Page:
• The amount of solar heat directly hitting the occupant through windows

Other Comfort Factors
(relatively new options, &/or areas where facility managers have little influence)

  • Occupant activity level and clothing level
  • Adaptive factors, such as the amount of control we have over our comfort conditions
  • Variability, i.e., whether letting space conditions fluctuate somewhat is more comfortable than rigidly constant conditions

All of these elements are intuitive, but they interact in complex ways that are imperfectly understood. Further, some elements can be traded off with others, but only within certain limits. This complexity has led specialists to develop industry standards and guidelines to help building professionals sort through the issues and provide high comfort to building occupants.

LEED and Standards for Thermal Comfort

The LEED for Existing Buildings rating system has four elements with strong links to thermal comfort for building occupants:

  • Energy & Atmosphere prerequisite 1—existing building commissioning
  • Indoor Environmental Quality credit 6.2—controllability of systems: temperature & ventilation
  • Indoor Environmental Quality credit 7.1 —thermal comfort: compliance
  • Indoor Environmental Quality credit 7.2 —thermal comfort: permanent monitoring system

Commissioning is all about inspecting critical building systems and ensuring they meet the designer’s and owner’s performance intent. That has obvious ramifications for comfort, system performance, and operation costs, and commissioning is so important overall that LEED-EB requires it in order to become certified. IEQ credit 6.2, optional in LEED-EB, is about providing individual occupants with some local control over the comfort in their space to suit their needs and preferences. IEQ credits 7.1 and 7.2, also optional, both center on providing at least a minimum prescribed level of overall thermal comfort to occupants and maintaining that comfort over time. Both of these credits reference the main thermal comfort technical standard: ASHRAE Standard 55-2004, Thermal Comfort Conditions for Human Occupancy.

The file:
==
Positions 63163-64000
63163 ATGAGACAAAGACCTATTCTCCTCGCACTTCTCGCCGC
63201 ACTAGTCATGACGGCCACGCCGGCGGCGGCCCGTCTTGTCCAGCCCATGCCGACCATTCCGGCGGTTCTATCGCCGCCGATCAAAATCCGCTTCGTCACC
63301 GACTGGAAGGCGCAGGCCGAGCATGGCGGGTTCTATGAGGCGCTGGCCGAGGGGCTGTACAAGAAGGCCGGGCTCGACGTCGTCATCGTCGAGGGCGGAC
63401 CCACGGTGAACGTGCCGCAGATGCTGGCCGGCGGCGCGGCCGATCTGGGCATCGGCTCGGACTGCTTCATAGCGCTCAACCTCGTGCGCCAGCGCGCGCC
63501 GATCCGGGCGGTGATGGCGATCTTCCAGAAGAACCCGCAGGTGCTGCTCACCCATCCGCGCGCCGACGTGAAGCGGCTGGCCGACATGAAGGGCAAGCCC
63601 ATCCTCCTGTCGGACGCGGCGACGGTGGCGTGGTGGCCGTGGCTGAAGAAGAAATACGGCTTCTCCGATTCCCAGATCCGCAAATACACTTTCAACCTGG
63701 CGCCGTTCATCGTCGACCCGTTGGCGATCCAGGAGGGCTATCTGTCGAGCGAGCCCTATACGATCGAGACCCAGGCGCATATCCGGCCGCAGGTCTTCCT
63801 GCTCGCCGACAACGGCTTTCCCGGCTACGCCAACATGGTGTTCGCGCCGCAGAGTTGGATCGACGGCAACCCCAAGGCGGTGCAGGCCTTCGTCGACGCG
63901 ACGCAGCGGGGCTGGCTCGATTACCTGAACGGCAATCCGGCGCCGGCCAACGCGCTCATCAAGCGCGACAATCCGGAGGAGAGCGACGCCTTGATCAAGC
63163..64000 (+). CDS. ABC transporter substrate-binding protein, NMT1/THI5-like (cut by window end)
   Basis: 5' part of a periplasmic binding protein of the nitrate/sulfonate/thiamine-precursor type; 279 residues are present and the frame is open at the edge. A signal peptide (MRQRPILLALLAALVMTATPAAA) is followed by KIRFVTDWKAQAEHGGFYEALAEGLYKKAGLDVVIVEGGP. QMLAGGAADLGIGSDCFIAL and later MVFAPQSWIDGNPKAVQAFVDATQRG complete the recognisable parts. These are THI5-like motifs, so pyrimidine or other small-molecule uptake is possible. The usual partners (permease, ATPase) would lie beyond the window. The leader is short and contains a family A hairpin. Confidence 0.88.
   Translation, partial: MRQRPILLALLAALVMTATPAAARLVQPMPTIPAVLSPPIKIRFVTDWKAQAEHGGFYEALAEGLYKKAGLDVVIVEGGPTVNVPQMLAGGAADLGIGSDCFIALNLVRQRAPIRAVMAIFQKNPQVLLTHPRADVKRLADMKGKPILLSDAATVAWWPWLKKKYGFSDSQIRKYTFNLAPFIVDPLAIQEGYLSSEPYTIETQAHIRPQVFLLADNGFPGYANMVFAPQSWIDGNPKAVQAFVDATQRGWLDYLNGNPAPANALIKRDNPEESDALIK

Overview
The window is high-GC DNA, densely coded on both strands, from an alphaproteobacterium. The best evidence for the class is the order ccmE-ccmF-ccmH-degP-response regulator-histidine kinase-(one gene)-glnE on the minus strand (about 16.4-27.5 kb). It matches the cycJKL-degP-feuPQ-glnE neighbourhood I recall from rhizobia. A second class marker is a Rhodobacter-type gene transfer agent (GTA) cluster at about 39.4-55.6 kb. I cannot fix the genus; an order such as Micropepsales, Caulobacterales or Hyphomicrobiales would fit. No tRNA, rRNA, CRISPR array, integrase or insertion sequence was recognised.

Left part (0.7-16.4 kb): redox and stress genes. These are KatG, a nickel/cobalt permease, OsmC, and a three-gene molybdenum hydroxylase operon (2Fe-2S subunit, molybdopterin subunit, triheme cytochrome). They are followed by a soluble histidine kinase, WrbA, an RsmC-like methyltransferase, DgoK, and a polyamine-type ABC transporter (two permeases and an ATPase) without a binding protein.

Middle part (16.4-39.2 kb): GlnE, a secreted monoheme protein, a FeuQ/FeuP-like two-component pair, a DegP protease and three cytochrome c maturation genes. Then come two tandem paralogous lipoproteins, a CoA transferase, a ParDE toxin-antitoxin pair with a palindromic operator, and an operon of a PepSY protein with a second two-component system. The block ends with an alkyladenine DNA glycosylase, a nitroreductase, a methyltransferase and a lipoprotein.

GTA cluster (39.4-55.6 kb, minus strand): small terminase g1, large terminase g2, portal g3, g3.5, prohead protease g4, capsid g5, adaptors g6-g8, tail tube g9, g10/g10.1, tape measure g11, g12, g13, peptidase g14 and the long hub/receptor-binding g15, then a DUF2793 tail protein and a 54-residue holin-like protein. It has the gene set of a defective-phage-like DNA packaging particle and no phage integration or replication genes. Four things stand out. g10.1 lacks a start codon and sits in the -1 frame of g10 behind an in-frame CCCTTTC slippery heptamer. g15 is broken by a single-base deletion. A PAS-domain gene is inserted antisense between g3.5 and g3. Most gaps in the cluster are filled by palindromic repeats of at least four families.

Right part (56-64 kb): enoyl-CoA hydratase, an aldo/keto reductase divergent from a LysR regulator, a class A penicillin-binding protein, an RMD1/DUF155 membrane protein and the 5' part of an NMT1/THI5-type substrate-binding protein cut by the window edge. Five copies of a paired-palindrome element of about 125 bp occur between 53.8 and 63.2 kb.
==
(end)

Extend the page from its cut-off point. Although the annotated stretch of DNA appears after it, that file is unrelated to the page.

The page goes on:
ASHRAE 55’s basic intent is to satisfy most of the people, most of the time. It combines four of the traditional comfort factors (air temperature, air humidity, radiant temperature, and air speed) to define comfort ranges for occupants. ASHRAE 55 is mainly intended for zoned HVAC systems designed to provide uniform conditions throughout a space. If you can show compliance with ASHRAE 55 at one point in time you get one LEED-EB point, and you get a second point if you confirm compliance over time.